“The Governor’s pervasive harassment extended beyond just me,” she wrote in Medium. “He made unflattering comments about the weight of female colleagues. He ridiculed them about their romantic relationships and significant others. He said the reasons that men get women were ‘money and power.’”

Boylan said she tolerated the verbal sexual harassment but had to draw the line at the physical.

So when Cuomo kissed her on the lips when she was in his office to deliver a briefing, it was her first step toward the door, she wrote in Medium.

Boylan resigned on Sept. 26, 2018 and continued to berate herself for having allowed the situation to continue for so long.

“It was all so normalized — particularly by Melissa DeRosa and other top women around him — that only now do I realize how insidious his abuse was.”

Cuomo’s office has denied the allegations, saying that they are “quite simply false.” 

But Boylan’s revelation emboldened other women who said they were victims of the governor’s inappropriate remarks or unwanted touching to step forward and tell their own stories.

Charlotte Bennett said that Cuomo made her so uncomfortable during a meeting in June that she reported her discomfort to a supervisor and asked to be transferred away from the governor, FOX News reported.

Cuomo denied the accusations but said he was sorry that he made Bennett feel uncomfortable.

Former press aide Karen Hinton, who worked for Cuomo when he was Secretary of the U.S. Department of Housing and Urban Development, told The Washington Post that the governor summoned her to his dimly-lit hotel room after a work event in 2000 and embraced her. 

Hinton, a consultant to the agency, said she pulled away from Cuomo and he pulled her back against him and held her before she eventually backed away and left.

Cuomo’s office released a statement denying those claims, too, FOX News reported.

Ana Liss, a former policy and operations aide to Cuomo from 2013 to 2015, accused him of inappropriately touching her on multiple occasions.

Liss said Cuomo touched her back and kissed her hand several different times.

The former aide also complained that Cuomo called her “sweetheart” at work and repeatedly asked about her personal life until the flirtations got to her, FOX News reported.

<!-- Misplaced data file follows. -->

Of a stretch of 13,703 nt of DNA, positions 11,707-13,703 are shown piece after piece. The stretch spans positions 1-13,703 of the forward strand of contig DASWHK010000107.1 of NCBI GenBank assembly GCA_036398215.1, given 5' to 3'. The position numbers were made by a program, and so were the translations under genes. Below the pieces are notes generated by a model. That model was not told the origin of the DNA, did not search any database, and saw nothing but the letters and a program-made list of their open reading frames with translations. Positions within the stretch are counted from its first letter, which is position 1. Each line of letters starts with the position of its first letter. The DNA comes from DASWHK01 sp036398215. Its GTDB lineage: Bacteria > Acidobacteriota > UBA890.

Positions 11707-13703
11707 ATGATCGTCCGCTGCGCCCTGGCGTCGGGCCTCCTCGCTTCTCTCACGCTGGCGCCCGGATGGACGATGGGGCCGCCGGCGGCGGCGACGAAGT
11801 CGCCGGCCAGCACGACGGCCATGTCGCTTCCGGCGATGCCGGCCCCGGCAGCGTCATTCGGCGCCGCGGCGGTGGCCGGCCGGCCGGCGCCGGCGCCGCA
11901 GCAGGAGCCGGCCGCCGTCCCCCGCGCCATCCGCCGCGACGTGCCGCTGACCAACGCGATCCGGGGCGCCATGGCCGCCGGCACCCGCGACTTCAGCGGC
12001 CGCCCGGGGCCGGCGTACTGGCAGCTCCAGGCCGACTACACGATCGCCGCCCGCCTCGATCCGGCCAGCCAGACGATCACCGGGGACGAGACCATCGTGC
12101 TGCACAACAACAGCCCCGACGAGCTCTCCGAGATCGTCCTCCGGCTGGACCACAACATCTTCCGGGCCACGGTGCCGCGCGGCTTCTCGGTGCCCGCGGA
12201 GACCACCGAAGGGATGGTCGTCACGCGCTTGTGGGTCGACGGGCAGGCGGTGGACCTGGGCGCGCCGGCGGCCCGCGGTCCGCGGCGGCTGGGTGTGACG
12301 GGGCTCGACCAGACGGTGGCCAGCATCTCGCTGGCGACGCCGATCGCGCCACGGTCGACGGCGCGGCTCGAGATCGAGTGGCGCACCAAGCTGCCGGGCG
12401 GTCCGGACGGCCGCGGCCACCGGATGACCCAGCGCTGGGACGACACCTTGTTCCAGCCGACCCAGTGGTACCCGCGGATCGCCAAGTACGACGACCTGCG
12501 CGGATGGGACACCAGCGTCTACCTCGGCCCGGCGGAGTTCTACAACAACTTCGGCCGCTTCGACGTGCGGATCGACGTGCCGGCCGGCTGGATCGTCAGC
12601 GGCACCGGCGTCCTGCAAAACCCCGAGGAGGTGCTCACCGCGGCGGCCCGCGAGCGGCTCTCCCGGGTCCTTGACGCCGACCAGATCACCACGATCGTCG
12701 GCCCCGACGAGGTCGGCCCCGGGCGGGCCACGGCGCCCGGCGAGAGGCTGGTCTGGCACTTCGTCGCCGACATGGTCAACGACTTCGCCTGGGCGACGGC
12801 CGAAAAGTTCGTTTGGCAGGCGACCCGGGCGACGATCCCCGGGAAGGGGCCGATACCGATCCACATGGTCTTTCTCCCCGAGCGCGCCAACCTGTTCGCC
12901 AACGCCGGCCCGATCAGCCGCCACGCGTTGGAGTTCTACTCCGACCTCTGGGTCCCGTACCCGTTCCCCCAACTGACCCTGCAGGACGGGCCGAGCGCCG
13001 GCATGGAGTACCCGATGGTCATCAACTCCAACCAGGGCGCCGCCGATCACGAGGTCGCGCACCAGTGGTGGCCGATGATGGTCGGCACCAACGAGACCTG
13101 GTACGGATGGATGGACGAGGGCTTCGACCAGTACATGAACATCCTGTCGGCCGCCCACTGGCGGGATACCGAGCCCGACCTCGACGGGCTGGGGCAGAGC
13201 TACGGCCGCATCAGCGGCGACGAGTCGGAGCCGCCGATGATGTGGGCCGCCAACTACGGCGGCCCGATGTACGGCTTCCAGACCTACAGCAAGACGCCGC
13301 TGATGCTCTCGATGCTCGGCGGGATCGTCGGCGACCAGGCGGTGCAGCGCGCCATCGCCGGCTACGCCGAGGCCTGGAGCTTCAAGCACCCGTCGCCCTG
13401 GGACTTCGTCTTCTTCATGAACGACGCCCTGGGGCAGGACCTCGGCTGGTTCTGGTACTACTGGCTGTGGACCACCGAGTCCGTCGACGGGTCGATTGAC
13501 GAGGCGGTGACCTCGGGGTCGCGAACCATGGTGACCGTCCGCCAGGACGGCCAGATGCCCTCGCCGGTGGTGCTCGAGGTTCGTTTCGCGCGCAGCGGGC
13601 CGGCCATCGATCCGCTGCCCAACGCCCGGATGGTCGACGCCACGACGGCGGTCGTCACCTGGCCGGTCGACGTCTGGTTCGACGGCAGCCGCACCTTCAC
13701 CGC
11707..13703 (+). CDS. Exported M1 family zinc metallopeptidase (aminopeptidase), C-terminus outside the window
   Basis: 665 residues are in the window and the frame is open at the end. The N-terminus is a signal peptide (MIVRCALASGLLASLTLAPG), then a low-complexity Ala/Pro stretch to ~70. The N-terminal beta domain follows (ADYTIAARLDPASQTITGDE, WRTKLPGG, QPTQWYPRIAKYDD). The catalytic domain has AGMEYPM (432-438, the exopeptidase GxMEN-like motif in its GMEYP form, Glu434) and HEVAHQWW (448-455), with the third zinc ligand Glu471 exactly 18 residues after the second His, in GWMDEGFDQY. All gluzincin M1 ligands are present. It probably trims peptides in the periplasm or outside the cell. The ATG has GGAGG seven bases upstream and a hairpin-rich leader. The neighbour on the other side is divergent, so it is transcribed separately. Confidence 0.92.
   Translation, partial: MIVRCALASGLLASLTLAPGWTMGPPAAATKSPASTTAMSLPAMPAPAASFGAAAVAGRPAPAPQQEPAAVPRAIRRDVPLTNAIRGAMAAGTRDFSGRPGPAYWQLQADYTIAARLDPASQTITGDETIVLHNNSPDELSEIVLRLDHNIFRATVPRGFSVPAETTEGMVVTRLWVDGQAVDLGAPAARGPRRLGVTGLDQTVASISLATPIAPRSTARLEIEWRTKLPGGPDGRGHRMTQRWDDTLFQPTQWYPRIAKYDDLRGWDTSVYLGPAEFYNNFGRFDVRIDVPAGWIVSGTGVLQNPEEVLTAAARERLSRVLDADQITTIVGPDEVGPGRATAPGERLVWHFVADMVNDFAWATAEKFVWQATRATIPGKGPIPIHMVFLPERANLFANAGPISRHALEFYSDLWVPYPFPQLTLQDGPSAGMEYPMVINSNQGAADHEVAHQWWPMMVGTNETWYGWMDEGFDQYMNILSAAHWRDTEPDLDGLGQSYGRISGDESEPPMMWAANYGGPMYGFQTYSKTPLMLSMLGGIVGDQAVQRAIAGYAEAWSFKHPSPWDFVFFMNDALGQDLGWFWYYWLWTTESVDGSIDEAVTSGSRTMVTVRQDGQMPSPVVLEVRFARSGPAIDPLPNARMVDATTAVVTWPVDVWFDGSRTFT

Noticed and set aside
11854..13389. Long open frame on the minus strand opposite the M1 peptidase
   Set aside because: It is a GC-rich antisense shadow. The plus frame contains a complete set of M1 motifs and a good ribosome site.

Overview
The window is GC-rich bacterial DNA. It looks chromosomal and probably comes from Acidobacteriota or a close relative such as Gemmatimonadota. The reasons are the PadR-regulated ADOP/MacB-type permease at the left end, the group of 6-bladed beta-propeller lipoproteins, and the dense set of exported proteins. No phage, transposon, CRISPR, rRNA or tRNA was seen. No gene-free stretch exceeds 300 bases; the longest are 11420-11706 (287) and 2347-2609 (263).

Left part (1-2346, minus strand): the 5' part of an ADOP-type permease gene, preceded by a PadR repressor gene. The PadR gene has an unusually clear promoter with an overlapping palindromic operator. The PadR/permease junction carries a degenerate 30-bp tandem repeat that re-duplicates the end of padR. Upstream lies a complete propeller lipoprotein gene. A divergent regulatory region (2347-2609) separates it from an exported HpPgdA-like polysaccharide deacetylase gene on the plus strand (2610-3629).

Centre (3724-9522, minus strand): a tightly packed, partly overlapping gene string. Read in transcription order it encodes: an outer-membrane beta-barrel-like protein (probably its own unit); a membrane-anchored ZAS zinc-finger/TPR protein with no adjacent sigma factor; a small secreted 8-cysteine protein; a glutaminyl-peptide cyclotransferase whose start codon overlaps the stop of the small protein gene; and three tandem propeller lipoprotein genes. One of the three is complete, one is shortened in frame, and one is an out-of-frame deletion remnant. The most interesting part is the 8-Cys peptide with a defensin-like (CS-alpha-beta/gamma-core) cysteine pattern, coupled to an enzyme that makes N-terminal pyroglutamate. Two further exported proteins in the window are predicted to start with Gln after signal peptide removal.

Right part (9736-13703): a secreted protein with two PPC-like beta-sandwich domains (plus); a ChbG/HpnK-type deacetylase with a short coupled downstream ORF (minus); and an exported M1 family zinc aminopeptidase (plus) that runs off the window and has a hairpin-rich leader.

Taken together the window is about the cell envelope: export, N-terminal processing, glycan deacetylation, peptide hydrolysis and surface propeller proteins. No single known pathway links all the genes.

“Reporters and photographers have covered the governor for 14 years watching him kiss men and women and posing for pictures,” Cuomo spokesman Richard Azzopardi claimed. “At the public open-house mansion reception, there are hundreds of people, and he poses for hundreds of pictures. That’s what people in politics do.”

Anna Ruch has accused Cuomo of making unwanted passes at her during a wedding reception they both attended in 2019, FOX News reported.

The allegations have been referred to New York Attorney General Letitia James, The New York Times reported.

James’ office is overseeing investigation into Cuomo’s behavior with several women, the Times-Union reported.

The independent investigation being overseen will be led by former Acting U.S. Attorney for the Southern District of New York Joon H. Kim and employment attorney Anne L. Clark, The New York Times reported.

A report with the findings of the investigation is will be released to the public when it is completed.

Written by
Sandy Malone

Managing Editor - Twitter/@SandyMalone_ - Prior to joining The Police Tribune, Sandy wrote the Politics.Net column for the Wall Street Journal and was managing editor of Campaigns & Elections magazine. More recently, she was an internationally-syndicated columnist for Conde Nast (BRIDES), The Huffington Post, and Monsters and Critics. Sandy is married to a retired police captain and former SWAT commander.

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Written by Sandy Malone